February 14, 2023

Inquest into prison death raises significant concerns over health provision and duty of candour

Ali Cloak and Holly Sumbler acted for a family in an inquest into the death of a man at HMP Lowdham Grange (referred to here as C), where the jury returned a conclusion of neglect and confirmed a damning list of failures.

The Coroner was concerned by a series of individual and systemic failures, including:

  • unsafe staffing levels;
  • inadequate training;
  • failure of leadership; and
  • failure in the duty of candour.

The Coroner confirmed she will write a Prevention of Future Deaths report and, additionally, will report 17 healthcare professionals to their regulator for investigation. Ali and Holly instructed Emma-Louise Fenelon of 1 Crown Office Row.

How the death occurred

C was a serving prisoner who had been placed into segregation when he demonstrated unusual behaviour. As a result he did not receive his usual medication to help manage his psychiatric condition.

C deteriorated significantly over the next week, with very limited observation / assessment by prison or healthcare staff.

By the time he was eventually transferred to hospital eight days later by ambulance it was necessary to put him into an induced coma. Although C showed initial signs of improvement in hospital, six days later he suffered cardiac arrest as a result of a pulmonary embolism and sadly died.

C was described as loving, funny, mischievous, and kind. He will be greatly missed by his family.

The inquest process

The family instructed RWK Goodman to support them through the coroner’s inquest. They were keen to gain an understanding of what had happened to their son.

The inquest was extremely challenging for the family. It had been hugely delayed due to the Covid-19 pandemic, and in the hearing itself they were faced with many witnesses admitting they failed to adhere to even the most basic elements of their role. Despite the stark evidence heard, there was still a reluctance from the Trust to admit that things had gone wrong until day 10, when they admitted neglect.

The inquest was originally listed for nine days but overran by a further 10 days due to a series of complicating factors including:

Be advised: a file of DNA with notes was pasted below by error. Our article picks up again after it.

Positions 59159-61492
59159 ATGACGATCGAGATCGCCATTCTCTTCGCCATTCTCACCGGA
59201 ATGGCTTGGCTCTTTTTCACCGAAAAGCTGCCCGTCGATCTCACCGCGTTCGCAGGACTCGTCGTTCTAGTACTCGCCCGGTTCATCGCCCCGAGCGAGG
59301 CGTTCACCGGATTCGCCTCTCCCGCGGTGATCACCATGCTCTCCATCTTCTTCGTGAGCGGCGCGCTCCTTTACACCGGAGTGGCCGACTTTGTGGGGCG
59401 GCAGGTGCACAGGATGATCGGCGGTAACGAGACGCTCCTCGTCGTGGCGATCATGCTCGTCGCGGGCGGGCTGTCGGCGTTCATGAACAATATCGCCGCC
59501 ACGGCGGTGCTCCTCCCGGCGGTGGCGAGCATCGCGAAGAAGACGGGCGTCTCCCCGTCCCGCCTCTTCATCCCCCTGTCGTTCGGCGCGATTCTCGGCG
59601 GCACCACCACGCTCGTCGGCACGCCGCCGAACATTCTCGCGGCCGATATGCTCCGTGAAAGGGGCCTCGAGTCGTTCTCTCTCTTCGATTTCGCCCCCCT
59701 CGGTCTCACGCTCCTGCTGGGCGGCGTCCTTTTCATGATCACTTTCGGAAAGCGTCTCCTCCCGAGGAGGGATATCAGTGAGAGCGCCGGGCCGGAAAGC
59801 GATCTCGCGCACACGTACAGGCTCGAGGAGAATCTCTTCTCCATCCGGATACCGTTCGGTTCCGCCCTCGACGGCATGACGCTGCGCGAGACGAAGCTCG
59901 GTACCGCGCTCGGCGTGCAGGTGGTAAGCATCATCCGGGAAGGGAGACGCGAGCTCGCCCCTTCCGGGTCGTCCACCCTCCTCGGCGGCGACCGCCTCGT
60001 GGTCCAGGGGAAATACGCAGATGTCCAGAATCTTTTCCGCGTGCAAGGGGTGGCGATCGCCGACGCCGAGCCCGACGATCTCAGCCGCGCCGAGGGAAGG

• large volumes of late disclosure;
  • an application for adjournment;
  • applications for separate IP status and separate representation due to whistleblowing concerns;
  • two healthcare witnesses were reluctant to engage with the coronial process such that it was necessary for the issuing of a witness summons by UK Border Force at Heathrow airport and arrangements to be put in place for their arrest if they failed to comply with their summons;
  • evidence ultimately being heard from 30 witnesses.

The conclusion

Ultimately, the jury identified failures including:-

  • the practice of photocopying observation sheets;
  • failure to properly document their concerns about C;
  • failure to carry out adequate welfare checks;
  • failure to perform a capacity assessment;
  • failure to carry out clinical observations;
  • failure to proactively manage C’s deteriorating condition;
  • failure to call an ambulance when clearly required;
  • failure to pass on vital medical information to hospital staff.

The jury also found a number of systemic failings in relation to the healthcare Trust, including:-

  • unsafe staffing levels;
  • inadequate training for staff;
  • the Trust not having adequate policies in place;
  • staff not understanding the policies that were in place;
  • failure in leadership;
  • failure in the duty of candour.

The duty of candour relates to honesty and openness when things go wrong, and this applies to professionals such a doctors and nurses. There was a striking lack of reflection by the healthcare witnesses involved in this inquest, and the senior management team, which severely hampered the progress of the inquest and added to the family’s distress.

The Coroner indicated that she would be issuing a wide-ranging Prevention of Future Deaths report criticising what she described as “serious failings” in disclosure, inquest preparation and the duty of candour by the healthcare Trust to the Trust’s Chief Executive, Minister for Prisons Damian Hinds MP, the CQC, and NHS Commissioners. In addition, she also indicated that she will be referring every single healthcare trust clinician (17 in total) to their professional regulator.

C’s mother says:

“We are completely traumatised by what he went through and we are still unable to get over the way Christopher was treated which only fully came to light during the inquest. We are absolutely devastated. We miss him so much and we feel as though our world is crushed by the loss of our son. We do not want any one else to have to go through this.” 

The family are exploring further legal action.

Looking for inquest representation?

Our specialist inquest solicitors are here to help you get the answers you deserve following the death of a loved one.

Call now

Our inquest solicitors
our expertise

Inquests into a death in prison

Find out more about inquest representation following a death in prison.

Our supportive and understanding team have a wealth of experience helping the families of people who have died in prison find the answers they deserve.

More insights from our inquests and fatal claims team

View more articles related to Inquests and Fatal Claims